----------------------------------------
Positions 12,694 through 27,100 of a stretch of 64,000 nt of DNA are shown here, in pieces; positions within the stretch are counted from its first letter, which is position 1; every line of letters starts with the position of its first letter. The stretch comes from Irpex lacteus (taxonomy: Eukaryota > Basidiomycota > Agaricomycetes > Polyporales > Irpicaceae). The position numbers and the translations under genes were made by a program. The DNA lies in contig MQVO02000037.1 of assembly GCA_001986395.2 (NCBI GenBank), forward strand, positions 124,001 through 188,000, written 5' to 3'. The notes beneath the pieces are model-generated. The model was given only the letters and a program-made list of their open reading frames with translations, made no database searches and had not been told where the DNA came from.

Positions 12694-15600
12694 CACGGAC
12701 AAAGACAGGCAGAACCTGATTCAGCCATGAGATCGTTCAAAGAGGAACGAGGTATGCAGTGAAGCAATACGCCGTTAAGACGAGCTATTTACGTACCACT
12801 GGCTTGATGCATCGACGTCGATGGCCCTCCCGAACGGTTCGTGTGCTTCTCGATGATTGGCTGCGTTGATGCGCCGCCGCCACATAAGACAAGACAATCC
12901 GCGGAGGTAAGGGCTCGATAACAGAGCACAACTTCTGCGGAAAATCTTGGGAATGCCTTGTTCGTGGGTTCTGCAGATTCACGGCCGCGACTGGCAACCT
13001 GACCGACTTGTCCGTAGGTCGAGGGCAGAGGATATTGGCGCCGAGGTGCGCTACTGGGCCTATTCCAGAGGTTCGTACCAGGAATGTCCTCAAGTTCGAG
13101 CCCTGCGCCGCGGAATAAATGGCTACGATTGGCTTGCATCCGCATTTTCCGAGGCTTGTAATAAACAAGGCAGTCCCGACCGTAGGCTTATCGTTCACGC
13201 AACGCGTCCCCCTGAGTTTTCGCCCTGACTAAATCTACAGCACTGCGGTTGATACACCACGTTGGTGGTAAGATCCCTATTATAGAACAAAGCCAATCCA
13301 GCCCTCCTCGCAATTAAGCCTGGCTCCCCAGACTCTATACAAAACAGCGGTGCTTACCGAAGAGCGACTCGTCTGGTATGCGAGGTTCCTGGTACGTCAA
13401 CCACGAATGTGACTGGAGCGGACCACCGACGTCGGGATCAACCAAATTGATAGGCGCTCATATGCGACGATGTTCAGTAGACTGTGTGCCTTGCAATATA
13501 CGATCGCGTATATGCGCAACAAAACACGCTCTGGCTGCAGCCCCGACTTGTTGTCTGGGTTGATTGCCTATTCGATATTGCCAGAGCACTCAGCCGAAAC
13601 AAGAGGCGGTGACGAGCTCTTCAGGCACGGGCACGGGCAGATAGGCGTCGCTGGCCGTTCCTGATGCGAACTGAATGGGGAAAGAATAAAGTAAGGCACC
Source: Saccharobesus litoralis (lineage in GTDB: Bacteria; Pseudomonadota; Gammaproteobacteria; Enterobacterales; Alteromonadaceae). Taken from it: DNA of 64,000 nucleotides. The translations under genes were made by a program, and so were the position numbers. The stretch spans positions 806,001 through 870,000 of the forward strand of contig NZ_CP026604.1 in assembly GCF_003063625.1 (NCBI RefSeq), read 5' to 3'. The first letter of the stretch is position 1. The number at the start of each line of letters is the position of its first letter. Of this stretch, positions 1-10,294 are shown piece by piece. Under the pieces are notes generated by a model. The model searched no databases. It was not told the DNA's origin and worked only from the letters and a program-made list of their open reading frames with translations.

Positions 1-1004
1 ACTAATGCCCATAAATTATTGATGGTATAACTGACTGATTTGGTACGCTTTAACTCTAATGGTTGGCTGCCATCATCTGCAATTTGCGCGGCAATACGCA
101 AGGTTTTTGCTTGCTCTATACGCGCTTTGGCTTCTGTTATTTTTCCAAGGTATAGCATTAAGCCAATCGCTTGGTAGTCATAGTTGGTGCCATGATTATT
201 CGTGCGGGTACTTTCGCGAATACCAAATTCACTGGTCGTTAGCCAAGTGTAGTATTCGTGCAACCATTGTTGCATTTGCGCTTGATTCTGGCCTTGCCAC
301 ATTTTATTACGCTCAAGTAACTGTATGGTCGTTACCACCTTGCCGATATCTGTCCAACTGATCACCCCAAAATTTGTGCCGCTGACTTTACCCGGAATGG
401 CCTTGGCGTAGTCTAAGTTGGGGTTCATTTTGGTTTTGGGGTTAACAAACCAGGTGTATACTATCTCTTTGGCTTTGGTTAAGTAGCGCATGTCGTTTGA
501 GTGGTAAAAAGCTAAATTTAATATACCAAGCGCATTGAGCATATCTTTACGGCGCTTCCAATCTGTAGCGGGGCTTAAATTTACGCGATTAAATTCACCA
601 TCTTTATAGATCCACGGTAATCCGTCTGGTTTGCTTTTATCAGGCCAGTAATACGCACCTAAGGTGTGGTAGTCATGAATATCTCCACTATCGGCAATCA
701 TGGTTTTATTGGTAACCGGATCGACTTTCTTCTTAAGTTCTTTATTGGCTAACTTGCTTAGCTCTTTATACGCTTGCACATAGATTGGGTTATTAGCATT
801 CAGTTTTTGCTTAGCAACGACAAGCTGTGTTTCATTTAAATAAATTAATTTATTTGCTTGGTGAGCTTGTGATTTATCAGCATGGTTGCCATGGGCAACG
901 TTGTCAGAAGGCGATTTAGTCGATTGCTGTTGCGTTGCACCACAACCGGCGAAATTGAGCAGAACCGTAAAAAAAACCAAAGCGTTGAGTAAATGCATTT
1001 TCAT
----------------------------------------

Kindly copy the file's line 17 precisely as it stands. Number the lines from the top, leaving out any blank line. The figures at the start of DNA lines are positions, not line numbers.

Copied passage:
101 AGGTTTTTGCTTGCTCTATACGCGCTTTGGCTTCTGTTATTTTTCCAAGGTATAGCATTAAGCCAATCGCTTGGTAGTCATAGTTGGTGCCATGATTATT